The Roar
The Roar


How have the F1 teams and drivers performed so far in 2019?

Autoplay in... 6 (Cancel)
Up Next No more videos! Playlist is empty -
Roar Guru
29th July, 2019

We are now at the halfway point of the 2019 Formula One season so it’s time to rate how the teams and drivers have performed so far this year.

Mercedes: A
Constructors’: 1st, 409pts
Drivers’: Lewis Hamilton 1st, 225pts; Valtteri Bottas 2nd, 184pts

Mercedes could not have had a better start to the season finishing 1-2 at each of the first five grands prix.

By doing so, they broke the record set by Williams in 1992, who finished 1-2 at each of the first three grands prix that year.

The only two grands prix in which neither Lewis Hamilton or Valtteri Bottas won were Austria and Germany. In Austria, the team were plagued by overheating problems as the air temperature pushed into the mid-30s.

In Germany, it was the rain that caused havoc with both Hamilton and Bottas crashing, on the weekend that the team celebrated their 125 years in motorsport.

Other than that, the team have been faultless and they now have a colossal 148-point lead in the constructors’ championship over Ferrari.

Well done Mercedes, you deserve your A grade.

Valtteri Bottas takes to the track in his Mercedes for 2019 preseason testing.

It’s been a great year for Mercedes (Steve Etherington/Mercedes AMG Petronas)


Ferrari: C+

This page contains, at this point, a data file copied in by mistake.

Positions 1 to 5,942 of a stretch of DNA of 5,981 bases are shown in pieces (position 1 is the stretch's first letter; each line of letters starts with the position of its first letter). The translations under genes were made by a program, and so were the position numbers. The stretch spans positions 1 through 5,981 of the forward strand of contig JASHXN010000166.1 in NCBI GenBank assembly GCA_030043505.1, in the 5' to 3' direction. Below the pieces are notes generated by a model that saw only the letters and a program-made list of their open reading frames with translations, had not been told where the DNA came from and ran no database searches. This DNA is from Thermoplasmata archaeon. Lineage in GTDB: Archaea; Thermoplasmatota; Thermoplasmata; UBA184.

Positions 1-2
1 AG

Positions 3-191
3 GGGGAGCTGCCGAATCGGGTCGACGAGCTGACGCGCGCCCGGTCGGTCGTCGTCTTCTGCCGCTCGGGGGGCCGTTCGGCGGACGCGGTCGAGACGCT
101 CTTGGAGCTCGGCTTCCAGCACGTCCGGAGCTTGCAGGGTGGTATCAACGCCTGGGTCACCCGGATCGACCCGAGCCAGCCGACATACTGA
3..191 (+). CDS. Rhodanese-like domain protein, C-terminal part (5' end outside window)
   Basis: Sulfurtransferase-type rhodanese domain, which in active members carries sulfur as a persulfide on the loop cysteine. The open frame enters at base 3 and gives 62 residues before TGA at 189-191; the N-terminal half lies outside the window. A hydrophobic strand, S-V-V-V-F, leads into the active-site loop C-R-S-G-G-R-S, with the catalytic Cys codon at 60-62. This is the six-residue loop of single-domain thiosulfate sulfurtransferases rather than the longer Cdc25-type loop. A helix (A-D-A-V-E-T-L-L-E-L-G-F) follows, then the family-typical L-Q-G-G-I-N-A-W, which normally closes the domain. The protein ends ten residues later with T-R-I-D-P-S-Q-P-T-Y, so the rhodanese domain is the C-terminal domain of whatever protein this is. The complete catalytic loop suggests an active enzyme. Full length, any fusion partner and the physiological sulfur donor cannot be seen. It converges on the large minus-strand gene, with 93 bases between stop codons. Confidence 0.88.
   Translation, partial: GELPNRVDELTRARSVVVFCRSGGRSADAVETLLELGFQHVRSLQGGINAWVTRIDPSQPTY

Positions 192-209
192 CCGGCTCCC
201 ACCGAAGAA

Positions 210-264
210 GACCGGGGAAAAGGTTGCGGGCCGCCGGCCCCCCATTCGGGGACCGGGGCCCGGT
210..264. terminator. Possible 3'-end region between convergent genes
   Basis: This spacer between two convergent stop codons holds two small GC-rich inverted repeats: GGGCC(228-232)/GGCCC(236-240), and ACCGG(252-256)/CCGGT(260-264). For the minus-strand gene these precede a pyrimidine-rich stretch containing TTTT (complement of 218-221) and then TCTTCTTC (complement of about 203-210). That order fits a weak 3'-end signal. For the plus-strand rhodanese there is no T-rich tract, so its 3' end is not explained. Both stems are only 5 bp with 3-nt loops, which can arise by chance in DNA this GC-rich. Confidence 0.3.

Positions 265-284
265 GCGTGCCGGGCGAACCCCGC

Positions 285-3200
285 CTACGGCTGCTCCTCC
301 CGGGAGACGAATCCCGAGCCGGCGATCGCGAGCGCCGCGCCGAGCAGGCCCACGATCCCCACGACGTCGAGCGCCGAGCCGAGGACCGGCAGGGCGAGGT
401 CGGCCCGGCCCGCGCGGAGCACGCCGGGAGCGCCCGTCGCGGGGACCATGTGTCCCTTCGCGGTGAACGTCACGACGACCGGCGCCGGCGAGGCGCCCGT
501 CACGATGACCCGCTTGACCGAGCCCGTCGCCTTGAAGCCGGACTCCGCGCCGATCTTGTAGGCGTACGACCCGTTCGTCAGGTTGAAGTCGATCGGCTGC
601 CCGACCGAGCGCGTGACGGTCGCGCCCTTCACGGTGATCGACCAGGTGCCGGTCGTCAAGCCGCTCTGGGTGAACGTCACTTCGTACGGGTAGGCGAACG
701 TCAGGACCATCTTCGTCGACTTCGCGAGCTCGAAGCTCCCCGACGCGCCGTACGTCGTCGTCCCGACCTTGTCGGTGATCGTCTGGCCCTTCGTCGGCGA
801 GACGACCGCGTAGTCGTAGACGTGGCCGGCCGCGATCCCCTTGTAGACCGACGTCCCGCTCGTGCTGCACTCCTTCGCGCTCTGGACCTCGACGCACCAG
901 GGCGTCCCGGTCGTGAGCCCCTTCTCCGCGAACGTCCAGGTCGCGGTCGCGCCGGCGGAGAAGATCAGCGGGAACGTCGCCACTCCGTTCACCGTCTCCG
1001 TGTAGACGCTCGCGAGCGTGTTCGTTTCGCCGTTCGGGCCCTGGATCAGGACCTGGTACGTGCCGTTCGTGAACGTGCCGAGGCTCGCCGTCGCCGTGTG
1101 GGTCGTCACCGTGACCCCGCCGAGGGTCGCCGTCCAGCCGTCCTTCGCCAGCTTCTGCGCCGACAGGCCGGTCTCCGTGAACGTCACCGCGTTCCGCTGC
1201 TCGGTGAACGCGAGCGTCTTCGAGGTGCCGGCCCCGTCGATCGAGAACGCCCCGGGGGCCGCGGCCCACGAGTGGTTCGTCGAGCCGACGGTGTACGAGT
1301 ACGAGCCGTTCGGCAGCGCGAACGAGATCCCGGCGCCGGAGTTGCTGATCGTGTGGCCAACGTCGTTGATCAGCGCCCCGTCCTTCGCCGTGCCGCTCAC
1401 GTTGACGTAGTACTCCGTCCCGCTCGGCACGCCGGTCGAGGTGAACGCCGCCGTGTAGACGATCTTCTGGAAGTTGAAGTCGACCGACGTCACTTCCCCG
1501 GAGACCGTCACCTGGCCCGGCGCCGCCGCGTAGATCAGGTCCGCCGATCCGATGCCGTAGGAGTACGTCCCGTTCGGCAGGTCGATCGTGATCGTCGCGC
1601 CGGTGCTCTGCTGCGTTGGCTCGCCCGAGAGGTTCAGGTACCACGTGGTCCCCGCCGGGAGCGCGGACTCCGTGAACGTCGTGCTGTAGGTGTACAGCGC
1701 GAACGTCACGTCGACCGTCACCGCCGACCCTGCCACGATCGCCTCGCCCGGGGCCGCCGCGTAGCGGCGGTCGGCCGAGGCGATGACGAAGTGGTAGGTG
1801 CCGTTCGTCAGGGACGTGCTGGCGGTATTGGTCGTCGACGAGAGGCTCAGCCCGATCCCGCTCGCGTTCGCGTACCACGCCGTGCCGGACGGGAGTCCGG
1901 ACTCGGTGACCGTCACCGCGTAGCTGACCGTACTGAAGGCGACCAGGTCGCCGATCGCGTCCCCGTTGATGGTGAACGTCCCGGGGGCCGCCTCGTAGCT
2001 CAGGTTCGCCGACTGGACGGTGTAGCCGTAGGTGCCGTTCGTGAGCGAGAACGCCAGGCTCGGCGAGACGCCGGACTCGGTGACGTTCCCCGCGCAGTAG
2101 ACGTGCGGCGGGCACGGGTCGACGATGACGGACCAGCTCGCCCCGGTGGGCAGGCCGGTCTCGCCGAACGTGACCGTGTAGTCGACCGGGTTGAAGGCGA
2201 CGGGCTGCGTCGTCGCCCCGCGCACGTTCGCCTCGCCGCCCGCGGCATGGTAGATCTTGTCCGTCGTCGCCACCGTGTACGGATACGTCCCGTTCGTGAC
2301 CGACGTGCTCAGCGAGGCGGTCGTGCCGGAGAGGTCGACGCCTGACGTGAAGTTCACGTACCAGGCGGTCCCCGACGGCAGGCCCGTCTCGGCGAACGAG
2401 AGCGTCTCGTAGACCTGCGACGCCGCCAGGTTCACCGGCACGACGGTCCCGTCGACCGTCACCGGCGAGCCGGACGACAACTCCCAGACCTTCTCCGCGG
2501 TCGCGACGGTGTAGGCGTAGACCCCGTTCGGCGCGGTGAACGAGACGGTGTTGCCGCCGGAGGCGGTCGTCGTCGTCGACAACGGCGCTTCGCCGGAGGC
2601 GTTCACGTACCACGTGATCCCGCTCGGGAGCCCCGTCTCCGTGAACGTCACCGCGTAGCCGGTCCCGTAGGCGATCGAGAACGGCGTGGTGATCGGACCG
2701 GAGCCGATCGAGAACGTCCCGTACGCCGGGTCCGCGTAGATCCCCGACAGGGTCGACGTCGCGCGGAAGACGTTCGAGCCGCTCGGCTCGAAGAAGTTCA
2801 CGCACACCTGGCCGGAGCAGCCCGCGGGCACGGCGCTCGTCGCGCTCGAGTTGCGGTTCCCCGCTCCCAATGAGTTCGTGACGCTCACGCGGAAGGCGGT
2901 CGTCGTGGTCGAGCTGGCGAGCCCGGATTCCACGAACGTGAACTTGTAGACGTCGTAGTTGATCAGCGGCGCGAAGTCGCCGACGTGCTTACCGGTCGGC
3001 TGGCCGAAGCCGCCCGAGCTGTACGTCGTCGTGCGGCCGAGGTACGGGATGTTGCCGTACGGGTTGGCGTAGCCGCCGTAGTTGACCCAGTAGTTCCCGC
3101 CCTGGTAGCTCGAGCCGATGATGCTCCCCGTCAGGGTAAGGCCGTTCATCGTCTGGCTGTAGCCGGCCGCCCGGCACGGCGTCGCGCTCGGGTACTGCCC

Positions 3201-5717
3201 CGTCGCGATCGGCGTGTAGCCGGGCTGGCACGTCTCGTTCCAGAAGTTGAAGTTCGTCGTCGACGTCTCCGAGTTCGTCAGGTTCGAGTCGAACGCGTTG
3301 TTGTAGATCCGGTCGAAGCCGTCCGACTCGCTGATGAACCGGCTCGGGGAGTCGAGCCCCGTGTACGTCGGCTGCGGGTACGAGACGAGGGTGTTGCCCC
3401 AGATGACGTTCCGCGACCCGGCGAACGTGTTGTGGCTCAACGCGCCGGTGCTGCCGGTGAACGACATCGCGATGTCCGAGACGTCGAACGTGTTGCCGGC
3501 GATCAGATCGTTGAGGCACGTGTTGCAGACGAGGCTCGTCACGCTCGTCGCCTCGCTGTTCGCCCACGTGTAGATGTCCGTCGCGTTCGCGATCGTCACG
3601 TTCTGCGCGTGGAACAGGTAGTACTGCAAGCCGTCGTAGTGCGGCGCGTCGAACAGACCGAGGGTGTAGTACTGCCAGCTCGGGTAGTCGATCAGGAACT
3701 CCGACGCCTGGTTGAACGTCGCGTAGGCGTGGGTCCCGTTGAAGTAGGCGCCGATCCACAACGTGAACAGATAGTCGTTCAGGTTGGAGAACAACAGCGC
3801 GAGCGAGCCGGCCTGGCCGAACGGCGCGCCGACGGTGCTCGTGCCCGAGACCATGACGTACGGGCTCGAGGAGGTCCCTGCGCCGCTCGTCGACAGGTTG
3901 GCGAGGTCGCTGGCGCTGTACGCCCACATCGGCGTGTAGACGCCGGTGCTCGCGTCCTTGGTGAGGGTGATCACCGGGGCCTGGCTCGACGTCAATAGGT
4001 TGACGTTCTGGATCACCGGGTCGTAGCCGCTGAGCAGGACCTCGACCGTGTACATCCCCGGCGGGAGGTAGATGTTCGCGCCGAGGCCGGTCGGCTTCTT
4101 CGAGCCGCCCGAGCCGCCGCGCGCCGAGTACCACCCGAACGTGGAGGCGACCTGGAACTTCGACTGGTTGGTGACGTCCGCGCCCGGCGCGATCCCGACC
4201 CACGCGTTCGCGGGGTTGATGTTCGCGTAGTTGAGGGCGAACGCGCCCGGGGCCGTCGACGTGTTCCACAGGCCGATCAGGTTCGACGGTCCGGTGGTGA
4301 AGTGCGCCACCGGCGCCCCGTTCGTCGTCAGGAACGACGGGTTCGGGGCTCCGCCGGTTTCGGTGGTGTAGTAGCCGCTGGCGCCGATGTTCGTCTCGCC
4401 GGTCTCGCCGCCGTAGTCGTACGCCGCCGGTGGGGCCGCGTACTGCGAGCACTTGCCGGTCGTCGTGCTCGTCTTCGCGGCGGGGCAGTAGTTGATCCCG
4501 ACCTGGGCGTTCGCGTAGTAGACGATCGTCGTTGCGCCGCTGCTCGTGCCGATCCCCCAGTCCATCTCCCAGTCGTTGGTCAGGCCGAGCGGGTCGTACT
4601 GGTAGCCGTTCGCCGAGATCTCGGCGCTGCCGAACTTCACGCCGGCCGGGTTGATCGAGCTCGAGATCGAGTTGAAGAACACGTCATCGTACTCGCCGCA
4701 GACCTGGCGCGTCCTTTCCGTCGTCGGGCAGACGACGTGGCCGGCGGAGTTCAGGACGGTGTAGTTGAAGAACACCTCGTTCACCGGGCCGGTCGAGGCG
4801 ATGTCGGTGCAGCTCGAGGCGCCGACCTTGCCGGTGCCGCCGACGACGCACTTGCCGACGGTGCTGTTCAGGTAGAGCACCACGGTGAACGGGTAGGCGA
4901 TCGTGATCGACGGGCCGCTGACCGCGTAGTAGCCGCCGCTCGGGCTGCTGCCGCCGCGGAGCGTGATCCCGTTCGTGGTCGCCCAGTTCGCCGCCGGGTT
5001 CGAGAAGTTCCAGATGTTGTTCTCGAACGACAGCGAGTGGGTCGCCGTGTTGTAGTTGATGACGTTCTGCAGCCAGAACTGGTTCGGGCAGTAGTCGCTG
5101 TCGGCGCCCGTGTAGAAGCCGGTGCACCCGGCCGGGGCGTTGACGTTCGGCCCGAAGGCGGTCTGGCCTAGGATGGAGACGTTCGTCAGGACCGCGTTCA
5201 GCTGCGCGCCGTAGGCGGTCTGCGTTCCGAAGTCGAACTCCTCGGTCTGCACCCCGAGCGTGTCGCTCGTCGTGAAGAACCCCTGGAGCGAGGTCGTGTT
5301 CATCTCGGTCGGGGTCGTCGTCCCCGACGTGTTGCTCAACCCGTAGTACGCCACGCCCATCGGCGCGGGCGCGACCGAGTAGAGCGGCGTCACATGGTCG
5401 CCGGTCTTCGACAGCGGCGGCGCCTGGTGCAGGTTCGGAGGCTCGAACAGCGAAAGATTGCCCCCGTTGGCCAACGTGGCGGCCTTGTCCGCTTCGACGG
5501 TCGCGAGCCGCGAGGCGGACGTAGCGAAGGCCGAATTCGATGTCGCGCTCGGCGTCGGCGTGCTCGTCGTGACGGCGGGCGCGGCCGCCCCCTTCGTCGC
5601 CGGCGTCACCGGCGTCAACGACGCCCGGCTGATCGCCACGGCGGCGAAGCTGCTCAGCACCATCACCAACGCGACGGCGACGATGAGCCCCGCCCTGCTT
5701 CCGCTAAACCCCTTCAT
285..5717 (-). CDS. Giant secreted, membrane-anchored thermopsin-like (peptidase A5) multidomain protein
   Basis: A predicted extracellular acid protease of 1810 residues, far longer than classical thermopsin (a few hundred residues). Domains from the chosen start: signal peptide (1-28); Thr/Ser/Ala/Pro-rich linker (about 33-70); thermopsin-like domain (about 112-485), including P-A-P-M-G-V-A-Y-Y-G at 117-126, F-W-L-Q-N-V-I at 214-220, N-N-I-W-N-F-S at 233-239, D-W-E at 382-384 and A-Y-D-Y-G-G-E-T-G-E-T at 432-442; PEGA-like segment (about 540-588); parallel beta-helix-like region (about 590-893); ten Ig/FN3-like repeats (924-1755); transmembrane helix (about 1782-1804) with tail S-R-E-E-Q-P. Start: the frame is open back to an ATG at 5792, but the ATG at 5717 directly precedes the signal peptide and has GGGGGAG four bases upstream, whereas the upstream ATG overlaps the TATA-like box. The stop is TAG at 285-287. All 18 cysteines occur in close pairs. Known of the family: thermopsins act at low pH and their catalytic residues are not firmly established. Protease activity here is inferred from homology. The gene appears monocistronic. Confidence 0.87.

Constructors’: 2nd, 261pts
Drivers’: Sebastian Vettel 4th, 141pts; Charles Leclerc 5th, 120pts

Ferrari have had a dreadful season. They have failed, once again, to capitalise on many opportunities for a variety of reasons. They should have at least two victories on the board by now.

Firstly, in Bahrain, Charles Leclerc suffered a loss of power when he seemed to be cruising to victory. Then, in Canada, Sebastian Vettel went wide and nearly forced Hamilton into the wall on re-entry, leading to the stewards’ awarding of a five-second time penalty to Vettel, which cost him the victory.

While Leclerc wasn’t able to hold on to victory in Austria, he did fight hard against Verstappen, and so he shouldn’t be chastised for failing to win.

However, in terms of the season as a whole, when you look at the fact that Ferrari have three pole positions and zero wins, something has clearly gone wrong.

You show promise Ferrari but don’t deliver when it matters.

Sebastian Vettel on track in his Ferrari SF90.

Ferrari’s Sebastian Vettel. (Marco Canoniero/LightRocket via Getty Images)

Red Bull: B-
Constructors’: 3rd, 217pts